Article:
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O-13 Factors impacting unbound vancomycin concentrations in neonates and young infants
  1. Smits1,
  2. Pauwels1,
  3. Oyaert2,
  4. Peersman1,
  5. Spriet1,
  6. Saegeman1,
  7. Allegaert3
  1. 1University Hospitals Leuven, HERENT, Belgium
  2. 2Ghent University Hospital, GHENT, Belgium
  3. 3Erasmus MC-Sophia Children’s Hospital, ROTTERDAM, Netherlands


Background Vancomycin, a glycopeptide, is often ad-ministered to treat (suspected) serious gram-positive in-fections caused by Staphylococci, including methicillin-re-sistant Staphylococcus aureus (MRSA) and coagulase-neg-ative Staphylococci (CoNS). Vancomycin pharmacokinetic (PK) and pharmacodynamic (PD) data in neonates are based on total concentrations. However, only unbound vancomycin is pharmacologically active and available for elimination. The objective was to determine vancomycin protein binding and the covariates impacting unbound vancomycin concentration in neonates and young infants.

Methods Neonates and young infants, admitted to the neonatal intensive care unit of the University Hospitals Leuven to whom vancomycin was administered inter-mittently for medical indications, were considered for inclusion after parental informed written consent. In our unit, each vancomycin dose (15 mg/kg) is intravenously administered over 60 min. The dosing interval de-pends on postmenstrual age and plasma creatinine.1 Total and unbound vancomycin plasma concentrations were determined using a validated LC-MS/MS method.2 Sampling occurred randomly during vancomycin ex-posure, covering a broad range of vancomycin concen-trations. Impact of covariates on unbound vancomycin concentration was determined using Spearman correla-tion, linear regression or Mann Whitney U test. Significant results of the univariate regression were entered in a mul-tiple regression.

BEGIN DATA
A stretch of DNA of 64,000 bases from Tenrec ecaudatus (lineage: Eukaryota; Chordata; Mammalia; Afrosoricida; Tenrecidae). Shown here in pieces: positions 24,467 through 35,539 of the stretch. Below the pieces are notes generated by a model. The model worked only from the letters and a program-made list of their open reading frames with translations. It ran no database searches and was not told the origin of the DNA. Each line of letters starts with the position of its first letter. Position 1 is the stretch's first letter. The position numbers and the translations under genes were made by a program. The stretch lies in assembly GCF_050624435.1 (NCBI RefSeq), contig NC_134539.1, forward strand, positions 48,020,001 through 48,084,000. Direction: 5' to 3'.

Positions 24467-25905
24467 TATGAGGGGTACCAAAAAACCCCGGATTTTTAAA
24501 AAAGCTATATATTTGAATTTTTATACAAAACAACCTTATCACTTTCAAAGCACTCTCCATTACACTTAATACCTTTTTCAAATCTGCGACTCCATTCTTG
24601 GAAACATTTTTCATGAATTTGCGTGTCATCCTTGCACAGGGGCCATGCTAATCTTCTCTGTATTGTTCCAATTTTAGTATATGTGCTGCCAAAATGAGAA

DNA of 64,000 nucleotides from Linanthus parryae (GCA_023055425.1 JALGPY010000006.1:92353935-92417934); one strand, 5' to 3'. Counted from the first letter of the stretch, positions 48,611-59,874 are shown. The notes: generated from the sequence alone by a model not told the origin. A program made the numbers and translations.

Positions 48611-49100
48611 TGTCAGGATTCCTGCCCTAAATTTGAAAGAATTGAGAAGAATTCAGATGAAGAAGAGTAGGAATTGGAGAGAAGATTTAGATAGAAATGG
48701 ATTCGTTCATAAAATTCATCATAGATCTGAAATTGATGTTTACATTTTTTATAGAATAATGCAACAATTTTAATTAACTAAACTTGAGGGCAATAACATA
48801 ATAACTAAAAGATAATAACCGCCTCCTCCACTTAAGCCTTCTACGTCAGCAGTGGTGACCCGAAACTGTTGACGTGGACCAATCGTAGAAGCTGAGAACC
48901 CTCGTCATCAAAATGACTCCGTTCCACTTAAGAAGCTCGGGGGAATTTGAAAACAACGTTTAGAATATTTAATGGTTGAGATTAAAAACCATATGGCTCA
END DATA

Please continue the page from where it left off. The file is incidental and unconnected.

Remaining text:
Results Thirty-seven samples in 33 patients [median (in-terquartile range) gestational age 35 (29-39) weeks and postnatal age 14 (8-29) days] were collected. Median total and unbound vancomycin concentrations were 14.3 (7.4–20.6) and 13.6 (7.2–22.5) mg/L, respectively. Median un-bound fraction was 0.90 (0.77–0.98). Multiple regression re-vealed total vancomycin concentration (β=0.88, p<0.001) and albumin (β=−0.32, p=0.007) as most important covari-ates of unbound vancomycin concentrations, resulting in an R² adjusted of 0.95 (p<0.0001). Unbound vancomycin concentration (VAN) can hereby be predicted using the formula: Unbound VAN (mg/L)=0.88 x total VAN (mg/L) – 0.32 human albumin concentration (g/L)+10.61.

Conclusion The unbound vancomycin fraction in neo-nates is higher compared to children and adults and total vancomycin concentration and albumin were the most important covariates of unbound vancomycin concen-tration. Integration of protein binding in future PK/PD analyses is appropriate to optimise vancomycin dosing and to determine population-specific vancomycin PD targets for neonates.

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